Whitney Houston: I Wanna Dance with Somebody review | Naomi Ackie excels as Whitney

Kasi Lemmons directs I Wanna Dance With Somebody with a lack of ambition or vision, but Naomi Ackie nails her part. Read our review.

i wanna dance with somebody


Kasi Lemmons directs I Wanna Dance With Somebody with a frustrating lack of ambition or vision, but Naomi Ackie nails her part as the iconic singer. Read our review.

Biopics, specifically about iconic singers and bands, are a big business in Hollywood and are usually warmly received by the public as well as critics. The Elton John -film Rocketman was a glamorous, glitzy look at the musician’s life, but Bohemian Rhapsody will go down in history as one of the most misguided and downright offensive pieces of filmmaking. 

It was only a matter of time before Hollywood got their claws on Whitney Houston, who tragically died in a drug-related accidental drowning in 2012. Her story was always ripe for the Hollywood treatment; she went from singing in her church, to singing in front of sold-out stadiums, but also battled addiction almost all her life. 

Naomi Ackie plays Whitney throughout her life. We first witness Whitney about to do one of her most famous performances before we go back in time to early 80s New Jersey. Whitney sings backup for her strict mother and dreams of stardom. 

i wanna dance with somebody robin

Credit: Sony Pictures Releasing

Clive Davis (Stanley Tucci) ultimately signs her and Whitney shoots straight to the top of the charts, thanks to her unbelievable voice and charisma. The film covers Whitney’s relationship with best friend/lover Robin (Nafessa Williams) as well as her tumultuous marriage to Bobby Brown (Ashton Sanders). 

I Wanna Dance With Somebody lacks focus. Whitney’s story is simply too big to be told in a single film. Perhaps a tighter angle would have been better; focusing just on her last, disastrous world-tour with references to her past would have allowed for greater insight into the singer’s inner life.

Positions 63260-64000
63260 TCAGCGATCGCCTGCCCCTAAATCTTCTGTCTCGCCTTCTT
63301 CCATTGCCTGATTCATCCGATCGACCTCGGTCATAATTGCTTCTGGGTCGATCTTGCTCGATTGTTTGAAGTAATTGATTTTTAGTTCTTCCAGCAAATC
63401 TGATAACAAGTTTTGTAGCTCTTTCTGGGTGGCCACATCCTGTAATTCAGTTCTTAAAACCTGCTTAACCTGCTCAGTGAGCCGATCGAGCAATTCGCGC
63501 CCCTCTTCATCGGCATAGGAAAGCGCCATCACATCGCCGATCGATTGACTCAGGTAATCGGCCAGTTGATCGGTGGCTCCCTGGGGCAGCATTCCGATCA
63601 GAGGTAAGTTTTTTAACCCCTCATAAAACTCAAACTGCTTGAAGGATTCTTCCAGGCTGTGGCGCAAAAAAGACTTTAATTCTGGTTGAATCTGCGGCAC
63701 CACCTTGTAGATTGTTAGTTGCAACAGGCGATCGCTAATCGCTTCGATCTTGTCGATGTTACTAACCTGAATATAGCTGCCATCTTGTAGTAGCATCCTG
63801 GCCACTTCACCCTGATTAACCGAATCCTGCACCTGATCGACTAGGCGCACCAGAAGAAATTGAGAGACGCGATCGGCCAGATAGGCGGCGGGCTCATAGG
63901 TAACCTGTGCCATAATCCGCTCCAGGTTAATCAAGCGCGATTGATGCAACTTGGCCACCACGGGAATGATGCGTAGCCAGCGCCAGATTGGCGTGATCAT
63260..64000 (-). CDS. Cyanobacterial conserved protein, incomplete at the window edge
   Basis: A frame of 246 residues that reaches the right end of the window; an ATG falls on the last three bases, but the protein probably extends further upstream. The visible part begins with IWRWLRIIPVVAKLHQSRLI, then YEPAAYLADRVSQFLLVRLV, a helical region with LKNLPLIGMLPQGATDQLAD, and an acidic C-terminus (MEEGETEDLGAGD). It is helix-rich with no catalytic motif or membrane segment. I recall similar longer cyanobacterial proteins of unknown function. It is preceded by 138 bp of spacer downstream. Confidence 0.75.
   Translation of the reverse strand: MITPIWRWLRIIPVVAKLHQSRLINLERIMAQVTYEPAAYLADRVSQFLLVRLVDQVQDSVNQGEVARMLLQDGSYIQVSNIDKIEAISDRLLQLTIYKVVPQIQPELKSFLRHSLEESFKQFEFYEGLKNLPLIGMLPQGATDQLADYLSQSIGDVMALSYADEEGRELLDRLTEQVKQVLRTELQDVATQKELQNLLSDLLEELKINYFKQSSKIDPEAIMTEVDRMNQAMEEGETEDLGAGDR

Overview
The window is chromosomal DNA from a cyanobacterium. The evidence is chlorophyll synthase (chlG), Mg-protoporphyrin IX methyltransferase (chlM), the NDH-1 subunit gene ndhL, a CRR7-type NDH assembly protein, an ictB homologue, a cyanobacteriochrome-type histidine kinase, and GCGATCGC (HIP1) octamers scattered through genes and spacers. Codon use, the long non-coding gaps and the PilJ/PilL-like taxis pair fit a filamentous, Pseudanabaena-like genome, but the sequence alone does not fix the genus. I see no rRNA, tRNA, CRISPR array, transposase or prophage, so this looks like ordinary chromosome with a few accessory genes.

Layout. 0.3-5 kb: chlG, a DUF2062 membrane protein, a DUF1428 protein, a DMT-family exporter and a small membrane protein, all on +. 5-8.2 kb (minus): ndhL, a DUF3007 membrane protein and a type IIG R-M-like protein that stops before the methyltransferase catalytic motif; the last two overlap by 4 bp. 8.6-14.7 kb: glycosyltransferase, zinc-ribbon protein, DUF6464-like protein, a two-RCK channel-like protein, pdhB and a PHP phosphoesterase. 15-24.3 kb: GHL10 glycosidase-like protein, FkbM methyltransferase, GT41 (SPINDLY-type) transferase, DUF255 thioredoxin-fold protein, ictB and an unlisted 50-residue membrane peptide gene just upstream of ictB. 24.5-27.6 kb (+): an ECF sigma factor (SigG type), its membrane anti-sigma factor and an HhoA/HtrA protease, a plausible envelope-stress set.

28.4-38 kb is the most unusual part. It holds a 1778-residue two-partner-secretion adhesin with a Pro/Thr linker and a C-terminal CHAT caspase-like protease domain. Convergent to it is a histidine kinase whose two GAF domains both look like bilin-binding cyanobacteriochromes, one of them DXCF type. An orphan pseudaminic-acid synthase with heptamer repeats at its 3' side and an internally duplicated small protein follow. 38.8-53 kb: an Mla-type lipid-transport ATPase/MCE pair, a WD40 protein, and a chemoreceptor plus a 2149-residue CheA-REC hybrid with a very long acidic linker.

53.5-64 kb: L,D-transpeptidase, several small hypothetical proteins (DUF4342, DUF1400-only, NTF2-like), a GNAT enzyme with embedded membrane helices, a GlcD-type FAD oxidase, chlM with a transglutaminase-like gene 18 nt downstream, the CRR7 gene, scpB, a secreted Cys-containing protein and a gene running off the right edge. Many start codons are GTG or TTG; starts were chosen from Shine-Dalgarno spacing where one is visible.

At nearly 2.5 hours, I Wanna Dance With Somebody still somehow feels rushed. Those hours certainly fly by, just because there’s constantly something happening on screen, but it doesn’t amount to much in the end. Director Kasi Lemmons clearly wants to do right by the late singer, but the film arrives at no conclusions about Whitney’s life or exactly what drove her to such excessive drug use that would ultimately ruin her life. 

Lemmons often hints that Whitney grew up in an unhappy household and her schedule was far too busy to be sustained. Later on, Lemmons and Ackie go to great lengths to show the pressure Whitney was under to perform as well as she used to. These all unfortunately still feel like afterthoughts and the film treats them far too casually. Whitney’s relationship with Robin, much like everything else in the film, is also sanitised. 

whitney houston i wanna dance with somebody

Credit: Sony Pictures Releasing

What completely saves I Wanna Dance With Somebody is a luminous, charismatic performance by Ackie. My biggest takeaway from the film is that I would pay good money to watch Ackie sing live; she’s energetic, full of life and joy, as she’s performing as Whitney. Unfortunately, even the stage sequences are filmed as if this was a very expensive TV movie. 

Ackie is in almost every scene of the film and she truly lights up the screen. There is an attempt to explore her relationships with her parents, Robin, Clive and Bobby but they all feel superficial. Whitney’s mother Cissy goes missing for large parts of the film and her father is turned into a caricaturish, greedy villain. This may be true, but there’s a more fascinating, nuanced film to be found within Whitney’s story. 

Stanley Tucci also lends a lot of warmth and likability as Clive. He’s a calming presence as Whitney grows increasingly erratic. Ashton Sanders is also left with very little work within the script by Bohemian Rhapsody writer Anthony McCarten.

Whitney Houston: I Wanna Dance With Somebody is a frustrating film. It lacks so many crucial elements and Lemmons’ direction feels shallow and results in a rushed, unbalanced film. Naomi Ackie proves she has what it takes to be a star and she certainly has the pipes and emotional depth to be Whitney but the film around her never soars as high as she does. 

Whitney Houston: I Wanna Dance With Somebody is in UK cinemas 26 December. 

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